the Employment Situation
Last Friday at 8:30 am est the Bureau of Labor Statistics of the Labor Department, as usual, released its monthly Employment Situation report. It was another unexpectedly good set of figures.
Pundits had been offering a figure of around +180,000 new jobs added during the month. Their theory apparently was that the recent government shutdown, the bungled launch of Obamacare (with its attendant display of White House ineptitude) and assorted small signs of business as usual in Washington would retard employment growth …as well as that the strong October jobs was an aberration which would be corrected in November.
It’s hard to believe that Washington’s antics are a plus for jobs. Still, it may be that business is reverting to what its default position has been for the 30+ years I’ve been watching US financial markets–that is, that Federal government policy is more or less background noise, annoying and sometimes harmful, but basically irrelevant to commerce. Therefore, run your business and ignore political posturing.
I’m not saying this attitude is good or bad, right or wrong. It seems to me that customers of both Wall Street and Main Street are saying that the economy is continuing to heal on its own. But now, Wall Street is responding by bidding stocks higher; Main Street is adding more employees.
Anyway, the November numbers:
–The economy added +203,000 new jobs during the month. Private industry added +196,000 new positions. State and local governments chipped in +14,000. The Federal government (excluding effects of the shutdown) subtracted 7,000 jobs.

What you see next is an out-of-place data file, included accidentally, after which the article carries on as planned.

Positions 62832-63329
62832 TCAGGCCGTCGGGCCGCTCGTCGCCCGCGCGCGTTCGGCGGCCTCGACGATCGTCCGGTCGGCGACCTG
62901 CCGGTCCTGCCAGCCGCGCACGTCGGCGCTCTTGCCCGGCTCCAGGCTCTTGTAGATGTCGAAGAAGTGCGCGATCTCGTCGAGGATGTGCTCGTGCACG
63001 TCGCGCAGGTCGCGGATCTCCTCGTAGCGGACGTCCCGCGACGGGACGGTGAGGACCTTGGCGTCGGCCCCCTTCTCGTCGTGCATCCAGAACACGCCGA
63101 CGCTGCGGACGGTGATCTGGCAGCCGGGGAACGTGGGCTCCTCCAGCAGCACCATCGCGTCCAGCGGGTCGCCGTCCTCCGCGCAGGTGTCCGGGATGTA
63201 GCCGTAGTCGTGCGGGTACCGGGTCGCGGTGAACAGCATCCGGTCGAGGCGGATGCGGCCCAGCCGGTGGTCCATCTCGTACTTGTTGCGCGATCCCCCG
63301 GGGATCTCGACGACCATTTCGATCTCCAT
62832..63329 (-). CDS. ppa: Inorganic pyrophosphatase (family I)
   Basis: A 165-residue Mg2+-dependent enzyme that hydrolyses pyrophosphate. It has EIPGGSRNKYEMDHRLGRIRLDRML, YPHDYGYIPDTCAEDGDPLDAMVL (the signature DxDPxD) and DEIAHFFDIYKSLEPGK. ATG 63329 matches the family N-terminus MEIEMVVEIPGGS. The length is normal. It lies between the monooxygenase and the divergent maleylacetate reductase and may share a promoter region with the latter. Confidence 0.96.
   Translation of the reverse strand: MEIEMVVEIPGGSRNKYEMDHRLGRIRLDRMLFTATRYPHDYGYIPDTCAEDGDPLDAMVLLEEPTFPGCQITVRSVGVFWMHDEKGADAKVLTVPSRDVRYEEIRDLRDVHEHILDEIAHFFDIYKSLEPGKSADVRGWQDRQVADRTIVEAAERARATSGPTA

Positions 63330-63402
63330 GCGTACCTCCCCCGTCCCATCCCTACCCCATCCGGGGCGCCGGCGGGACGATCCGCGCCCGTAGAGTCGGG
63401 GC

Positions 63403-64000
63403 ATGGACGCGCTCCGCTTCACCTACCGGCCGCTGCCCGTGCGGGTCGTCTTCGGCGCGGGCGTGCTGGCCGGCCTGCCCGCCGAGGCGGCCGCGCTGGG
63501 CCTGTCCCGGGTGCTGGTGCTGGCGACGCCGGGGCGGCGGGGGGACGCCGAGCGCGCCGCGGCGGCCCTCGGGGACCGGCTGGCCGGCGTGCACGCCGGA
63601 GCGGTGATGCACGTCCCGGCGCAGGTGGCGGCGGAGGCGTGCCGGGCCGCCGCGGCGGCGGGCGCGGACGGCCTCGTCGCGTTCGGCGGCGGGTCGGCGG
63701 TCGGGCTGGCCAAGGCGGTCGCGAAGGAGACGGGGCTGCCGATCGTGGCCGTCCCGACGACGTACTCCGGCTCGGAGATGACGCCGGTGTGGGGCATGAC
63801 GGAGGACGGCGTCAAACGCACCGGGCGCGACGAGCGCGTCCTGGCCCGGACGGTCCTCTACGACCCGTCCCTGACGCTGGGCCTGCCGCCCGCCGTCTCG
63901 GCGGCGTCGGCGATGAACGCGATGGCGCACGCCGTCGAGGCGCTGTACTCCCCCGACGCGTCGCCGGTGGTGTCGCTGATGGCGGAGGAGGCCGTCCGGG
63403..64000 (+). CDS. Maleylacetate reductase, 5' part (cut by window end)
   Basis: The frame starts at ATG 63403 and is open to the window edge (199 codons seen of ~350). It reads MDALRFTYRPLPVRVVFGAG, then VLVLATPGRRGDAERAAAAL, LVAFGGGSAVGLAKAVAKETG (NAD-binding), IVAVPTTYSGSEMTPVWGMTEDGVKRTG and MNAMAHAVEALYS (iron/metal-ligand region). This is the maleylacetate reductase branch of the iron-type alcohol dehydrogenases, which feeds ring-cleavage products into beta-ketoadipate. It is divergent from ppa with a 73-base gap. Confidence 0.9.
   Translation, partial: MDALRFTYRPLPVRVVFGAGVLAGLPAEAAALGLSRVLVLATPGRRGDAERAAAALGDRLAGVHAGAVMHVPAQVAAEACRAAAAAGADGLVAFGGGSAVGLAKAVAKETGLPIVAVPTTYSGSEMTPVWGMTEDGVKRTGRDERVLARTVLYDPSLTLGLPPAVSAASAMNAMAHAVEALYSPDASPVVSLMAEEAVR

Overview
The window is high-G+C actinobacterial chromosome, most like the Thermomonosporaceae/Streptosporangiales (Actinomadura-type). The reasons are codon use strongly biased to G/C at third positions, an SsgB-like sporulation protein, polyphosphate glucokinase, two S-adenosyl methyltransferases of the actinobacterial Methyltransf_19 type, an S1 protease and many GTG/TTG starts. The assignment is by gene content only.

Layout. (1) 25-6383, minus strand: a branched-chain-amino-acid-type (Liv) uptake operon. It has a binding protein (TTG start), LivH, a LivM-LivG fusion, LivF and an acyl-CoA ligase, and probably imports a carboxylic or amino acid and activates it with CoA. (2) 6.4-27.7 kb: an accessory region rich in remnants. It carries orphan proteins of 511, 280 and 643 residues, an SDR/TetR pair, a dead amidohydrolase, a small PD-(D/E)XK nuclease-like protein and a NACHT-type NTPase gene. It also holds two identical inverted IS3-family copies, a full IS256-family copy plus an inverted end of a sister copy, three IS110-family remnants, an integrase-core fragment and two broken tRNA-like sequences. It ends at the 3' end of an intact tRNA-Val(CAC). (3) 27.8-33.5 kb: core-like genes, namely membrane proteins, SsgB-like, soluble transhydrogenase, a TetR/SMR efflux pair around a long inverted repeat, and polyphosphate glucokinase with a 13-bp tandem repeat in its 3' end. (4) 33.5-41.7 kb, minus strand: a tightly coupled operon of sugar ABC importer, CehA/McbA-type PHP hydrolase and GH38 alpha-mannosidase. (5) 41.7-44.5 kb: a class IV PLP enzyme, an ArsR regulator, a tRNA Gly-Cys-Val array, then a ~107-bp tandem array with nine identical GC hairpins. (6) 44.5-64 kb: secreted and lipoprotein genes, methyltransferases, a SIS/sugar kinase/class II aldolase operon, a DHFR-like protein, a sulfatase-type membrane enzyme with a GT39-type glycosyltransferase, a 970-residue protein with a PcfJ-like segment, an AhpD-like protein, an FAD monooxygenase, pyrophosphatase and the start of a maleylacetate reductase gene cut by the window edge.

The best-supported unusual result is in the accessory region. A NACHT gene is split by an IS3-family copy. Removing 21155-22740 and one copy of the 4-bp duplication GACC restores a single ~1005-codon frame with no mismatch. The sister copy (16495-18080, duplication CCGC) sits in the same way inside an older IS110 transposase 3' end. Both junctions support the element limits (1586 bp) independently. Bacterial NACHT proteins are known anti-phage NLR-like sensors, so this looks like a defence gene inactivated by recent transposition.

–September jobs figures were revised up by +12,000 to +175,000; October numbers were revised down by -4,000 jobs to +200,000–meaning a net increase of +8,000 new positions.
–144.4 million people are employed in the civilian workplace. That’s up by 0.7% year on year. Hourly wages have risen by 2.0% to an average of $24.15. The workweek has expended slightly.
The net result is that total civilian wages paid in the US have risen by 3% over the past year. Given that inflation is running below 2% and that borrowing costs are extremely low, the figures seem to show that the real purchasing power of the workforce in the US is steadily increasing.
What I find interesting is Wall Street’s reaction to a report showing economic strength–modest, yes, but still strength and at least as good as we’ve had in the recent past.
Stocks went up.
No perverse “good news is bad news” reaction.
I think this is a potentially important sign that even short-term traders see no benefit to reacting to any news as it were a sign of renewed economic crisis. If that’s right, and Wall Street is returning to “normal,” then it will be safer to use historical patterns of market behavior to predict what’s likely to happen in 2014. That’s good for us as investors.